As you know, humans do not live by glucose alone, we need other nutrients we need to run our body normally. Accordingly the cells of the human body seethe with biochemical reactions, synthesizing one amino acid from another, making fats from carbohydrates, and channeling surplus organic molecules of all types into energy storage or release. There are two kinds of metabolic transformation in discuss the term of energy relate to the diet. They are the production of ATP from fats and proteins, and the synthesis of fats from high calorie foods.
First about the production of ATP from fats and proteins, we should reconsider first that even the leanest person has some fat in his body. During fasting or starvation, the body mobilizes these fats reserves for ATP synthesis, because even the bare maintenance of life requires a continous supply of ATP and seeking out new food sources demands even more energy. Fat metabolism flows directly into the pathways of glucose metabolism.
In fat metabolism, the bonds between the fatty acids and glycerol are hydrolyzed (broken into subunits by the addition of water in the reaction). The glycerol which is part of a fat feeds directly into the middle of glycolisis pathway after its activation by ATP. Then the fatty acids are transported into the mitochondria where enzymes in the inner membrane and matrix chop them up into acetyl groups. These groups attach to coenzyme A to form acetyl CoA which then enters the Krebs cycle.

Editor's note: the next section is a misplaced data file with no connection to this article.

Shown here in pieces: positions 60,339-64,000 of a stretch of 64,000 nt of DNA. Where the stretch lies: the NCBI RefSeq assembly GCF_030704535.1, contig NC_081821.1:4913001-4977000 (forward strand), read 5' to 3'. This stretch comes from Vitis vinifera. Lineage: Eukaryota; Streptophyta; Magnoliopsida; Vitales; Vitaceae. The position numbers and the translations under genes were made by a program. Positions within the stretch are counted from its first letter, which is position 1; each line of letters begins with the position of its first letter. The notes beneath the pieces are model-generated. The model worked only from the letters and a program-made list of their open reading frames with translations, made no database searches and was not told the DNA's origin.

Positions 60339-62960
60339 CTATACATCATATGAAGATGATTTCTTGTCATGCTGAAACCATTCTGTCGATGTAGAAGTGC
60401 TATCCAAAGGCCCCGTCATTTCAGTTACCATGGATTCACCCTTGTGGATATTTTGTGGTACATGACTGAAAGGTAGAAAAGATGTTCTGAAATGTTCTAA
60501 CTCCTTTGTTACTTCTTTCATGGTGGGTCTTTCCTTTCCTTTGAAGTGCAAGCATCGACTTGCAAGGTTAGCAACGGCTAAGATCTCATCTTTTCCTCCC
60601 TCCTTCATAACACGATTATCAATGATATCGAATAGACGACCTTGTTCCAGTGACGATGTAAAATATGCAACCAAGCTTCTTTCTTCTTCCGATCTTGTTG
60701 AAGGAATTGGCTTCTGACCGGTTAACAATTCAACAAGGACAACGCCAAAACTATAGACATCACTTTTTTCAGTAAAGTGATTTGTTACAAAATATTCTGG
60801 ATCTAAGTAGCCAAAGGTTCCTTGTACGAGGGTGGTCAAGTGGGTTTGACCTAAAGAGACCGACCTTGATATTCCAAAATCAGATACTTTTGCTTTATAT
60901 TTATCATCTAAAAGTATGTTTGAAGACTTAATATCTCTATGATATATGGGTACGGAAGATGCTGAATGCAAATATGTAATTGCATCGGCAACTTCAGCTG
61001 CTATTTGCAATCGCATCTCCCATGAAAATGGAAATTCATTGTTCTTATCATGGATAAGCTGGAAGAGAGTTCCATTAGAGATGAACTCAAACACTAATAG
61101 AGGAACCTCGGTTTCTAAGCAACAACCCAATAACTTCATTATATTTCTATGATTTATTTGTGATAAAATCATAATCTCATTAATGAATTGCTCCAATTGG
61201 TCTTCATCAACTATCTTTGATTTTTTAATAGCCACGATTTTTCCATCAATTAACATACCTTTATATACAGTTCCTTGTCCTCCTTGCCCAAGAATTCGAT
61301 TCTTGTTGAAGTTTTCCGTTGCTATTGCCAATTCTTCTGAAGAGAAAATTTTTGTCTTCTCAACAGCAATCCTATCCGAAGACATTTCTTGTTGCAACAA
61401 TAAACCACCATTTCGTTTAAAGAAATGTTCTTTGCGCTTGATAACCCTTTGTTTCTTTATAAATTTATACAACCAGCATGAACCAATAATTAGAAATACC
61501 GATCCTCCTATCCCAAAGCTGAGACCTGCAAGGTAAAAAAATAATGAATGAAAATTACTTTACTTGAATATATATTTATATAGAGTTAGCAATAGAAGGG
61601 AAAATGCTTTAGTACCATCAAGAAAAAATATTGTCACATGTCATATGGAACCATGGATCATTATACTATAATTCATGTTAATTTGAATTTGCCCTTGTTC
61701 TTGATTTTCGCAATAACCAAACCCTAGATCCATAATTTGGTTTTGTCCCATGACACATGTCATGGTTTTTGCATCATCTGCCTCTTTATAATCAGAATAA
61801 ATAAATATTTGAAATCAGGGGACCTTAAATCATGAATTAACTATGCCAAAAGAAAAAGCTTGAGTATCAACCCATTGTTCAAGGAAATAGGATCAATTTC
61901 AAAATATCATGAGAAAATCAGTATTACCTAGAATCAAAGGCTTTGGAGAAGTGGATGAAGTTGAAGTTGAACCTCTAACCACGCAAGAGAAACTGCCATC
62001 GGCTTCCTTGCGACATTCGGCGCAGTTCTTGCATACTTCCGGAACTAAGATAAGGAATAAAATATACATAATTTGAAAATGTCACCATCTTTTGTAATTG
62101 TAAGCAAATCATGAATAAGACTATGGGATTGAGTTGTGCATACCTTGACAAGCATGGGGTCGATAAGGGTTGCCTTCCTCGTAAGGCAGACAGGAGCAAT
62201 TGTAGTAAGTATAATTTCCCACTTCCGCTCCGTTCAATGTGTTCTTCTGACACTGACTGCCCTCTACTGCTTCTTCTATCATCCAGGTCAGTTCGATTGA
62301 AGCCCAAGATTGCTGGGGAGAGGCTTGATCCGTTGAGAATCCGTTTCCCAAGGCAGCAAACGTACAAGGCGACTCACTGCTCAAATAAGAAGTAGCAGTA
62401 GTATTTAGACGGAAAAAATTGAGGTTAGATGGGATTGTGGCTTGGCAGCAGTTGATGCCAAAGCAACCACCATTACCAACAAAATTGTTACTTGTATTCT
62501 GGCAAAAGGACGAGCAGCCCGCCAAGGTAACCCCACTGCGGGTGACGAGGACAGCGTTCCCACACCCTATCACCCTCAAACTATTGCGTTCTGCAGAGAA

Second, our body could also synthesis fats from sugar. The body in addition to having developed ways of coping with fasting or starvation has also evolved strategies for coping with situations in which food intake exceeds current energy needs. The sugar and starch in corn flakes, candy bars, or the nectar of flowers can be converted into fats for energy storage. High calorie meals or Complex sugar such as starch and sucrose are first hydrolyzed into their monosaccharide subunits. Then they are broken down to pyruvate and converted to acetyl CoA. If the cell needs ATP, the acetyl CoA will enter the Krebs cycle. If the cell have plenty of ATP, acetyl CoA will be used to make fatty acid by a series reactions that are essentially the reverse of fatty acids breakdown. In human, the liver synthesizes fatty acids, but fat storage is relegated to fat cells under human skin (subcutan layer), with their all-to-familiar distribution in the body particularly around the waist and the hips.
Energy use, fat storage, and nutrient intake are usually precisely balanced. Where the balance point lies, however varies from person to person. Some people seem able to eat nearly continuously without ever storing much fat, other people crave high calorie foods even when they have a lot of stored fat.